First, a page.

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LoMo helps promote 'Strike Out Cancer' fundraiser

LoMo helps promote 'Strike Out Cancer' fundraiser play video for LoMo helps promote 'Strike Out Cancer' fundraiser

PEORIA, Ariz. -- When Cardinals reliever Jason Motte began recruiting Major League players to help promote his "Strike Out Cancer" T-shirt fundraiser this spring, new Mariners first baseman Logan Morrison didn't need to think twice.

Morrison's father, Tom, died of lung cancer in 2010, two months after Logan completed his rookie season with the Marlins. He has since developed his own LoMo Camp for the Cure during offseasons with proceeds going to the American Lung Association, and he'll gladly chip in with Motte's fundraiser, which is being promoted by the MLB Players Association.

"My dad passing away from lung cancer gives me a personal attachment to the cause," Morrison said. "They wanted a volunteer from each team, and I was more than happy to do it.

"It's good to spread the word and get the awareness out there," he said. "Cancer can affect anybody. You don't have to do anything bad to your body for it to affect you. My dad was a non-smoker and he got lung cancer. He thought he had a cold the whole time. He ended up feeling like he was having a heart attack, went into the emergency room and three days later they found out it was Stage 4 and he only lived six more months. It can jump up on you."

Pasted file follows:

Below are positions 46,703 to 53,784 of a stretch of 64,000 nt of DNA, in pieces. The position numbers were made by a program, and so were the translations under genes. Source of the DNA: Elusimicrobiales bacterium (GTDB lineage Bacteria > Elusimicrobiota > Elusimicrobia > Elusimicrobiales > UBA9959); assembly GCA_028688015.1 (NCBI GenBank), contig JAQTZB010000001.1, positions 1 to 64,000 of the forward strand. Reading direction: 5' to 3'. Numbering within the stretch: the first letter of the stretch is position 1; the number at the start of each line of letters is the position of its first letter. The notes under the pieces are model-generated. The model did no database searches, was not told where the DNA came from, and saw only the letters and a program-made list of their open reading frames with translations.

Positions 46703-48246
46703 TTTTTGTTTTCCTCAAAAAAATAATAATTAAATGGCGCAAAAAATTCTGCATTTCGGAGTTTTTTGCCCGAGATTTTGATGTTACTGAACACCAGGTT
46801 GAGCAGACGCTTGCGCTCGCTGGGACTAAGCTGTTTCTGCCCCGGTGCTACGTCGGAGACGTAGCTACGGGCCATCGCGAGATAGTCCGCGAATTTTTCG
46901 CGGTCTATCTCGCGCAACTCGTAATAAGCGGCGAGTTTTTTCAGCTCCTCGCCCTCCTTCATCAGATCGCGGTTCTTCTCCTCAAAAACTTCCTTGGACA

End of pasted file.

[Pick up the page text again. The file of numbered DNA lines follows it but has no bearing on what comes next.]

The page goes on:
Morrison, 26, grew up playing catch and having his dad throw batting practice to him in Kansas City. He said that influence and those memories will never wane as he's dedicated his career to his father.

"Every day, every pitch," he said. "When I'm out there, I don't take anything for granted. I'm trying to play the way he taught me to play and that's all out and hard, staying focused. Even when I work and practice, whether it's taking ground balls every day or fly balls in the outfield or swinging in the cage, all those things were a product of what he taught me.

"The most important thing I took from him was a work ethic, showing up every day, being accountable, all those things that he got from the military. I'm probably not as disciplined as he was," Morrison said with a smile, "but I couldn't be luckier than to have a dad like him and I got 22 years to spend with him."

The T-shirts feature a backward K over the word "cancer" and will be made in every team color this season. Once the shirts are available, $5 from each sale will go to Motte's foundation and $5 to the player's charity of choice from each team. Morrison said he hasn't finalized his charity choice, but thinks it will be the Fred Hutch Cancer Research Center in Seattle.

A red version of the T-shirts can be seen on the www.108stitches.com website, and Motte's foundation website is www.jasonmottefoundation.org.

Greg Johns is a reporter for MLB.com. Follow him on Twitter @GregJohnsMLB as well as his Mariners Musings blog. This story was not subject to the approval of Major League Baseball or its clubs.

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